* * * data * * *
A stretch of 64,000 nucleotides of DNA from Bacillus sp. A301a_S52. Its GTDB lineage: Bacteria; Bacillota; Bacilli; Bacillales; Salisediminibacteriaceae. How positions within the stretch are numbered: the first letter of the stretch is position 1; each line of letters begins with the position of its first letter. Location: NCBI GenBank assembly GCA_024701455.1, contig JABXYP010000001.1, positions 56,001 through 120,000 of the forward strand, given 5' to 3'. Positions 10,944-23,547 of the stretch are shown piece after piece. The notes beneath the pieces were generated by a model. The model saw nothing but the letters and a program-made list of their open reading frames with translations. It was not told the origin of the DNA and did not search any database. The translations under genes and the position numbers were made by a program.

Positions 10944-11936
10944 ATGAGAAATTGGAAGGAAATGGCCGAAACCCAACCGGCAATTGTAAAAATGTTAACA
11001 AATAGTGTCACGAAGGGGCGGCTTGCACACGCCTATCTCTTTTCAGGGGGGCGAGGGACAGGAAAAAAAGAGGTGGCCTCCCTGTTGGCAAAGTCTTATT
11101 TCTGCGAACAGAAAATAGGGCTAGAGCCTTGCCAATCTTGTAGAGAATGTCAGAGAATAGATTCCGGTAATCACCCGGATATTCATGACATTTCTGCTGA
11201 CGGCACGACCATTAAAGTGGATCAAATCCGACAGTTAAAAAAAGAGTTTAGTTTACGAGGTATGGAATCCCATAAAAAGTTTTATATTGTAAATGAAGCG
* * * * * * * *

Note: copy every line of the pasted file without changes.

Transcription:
A stretch of 64,000 nucleotides of DNA from Bacillus sp. A301a_S52. Its GTDB lineage: Bacteria; Bacillota; Bacilli; Bacillales; Salisediminibacteriaceae. How positions within the stretch are numbered: the first letter of the stretch is position 1; each line of letters begins with the position of its first letter. Location: NCBI GenBank assembly GCA_024701455.1, contig JABXYP010000001.1, positions 56,001 through 120,000 of the forward strand, given 5' to 3'. Positions 10,944-23,547 of the stretch are shown piece after piece. The notes beneath the pieces were generated by a model. The model saw nothing but the letters and a program-made list of their open reading frames with translations. It was not told the origin of the DNA and did not search any database. The translations under genes and the position numbers were made by a program.

Positions 10944-11936
10944 ATGAGAAATTGGAAGGAAATGGCCGAAACCCAACCGGCAATTGTAAAAATGTTAACA
11001 AATAGTGTCACGAAGGGGCGGCTTGCACACGCCTATCTCTTTTCAGGGGGGCGAGGGACAGGAAAAAAAGAGGTGGCCTCCCTGTTGGCAAAGTCTTATT
11101 TCTGCGAACAGAAAATAGGGCTAGAGCCTTGCCAATCTTGTAGAGAATGTCAGAGAATAGATTCCGGTAATCACCCGGATATTCATGACATTTCTGCTGA
11201 CGGCACGACCATTAAAGTGGATCAAATCCGACAGTTAAAAAAAGAGTTTAGTTTACGAGGTATGGAATCCCATAAAAAGTTTTATATTGTAAATGAAGCG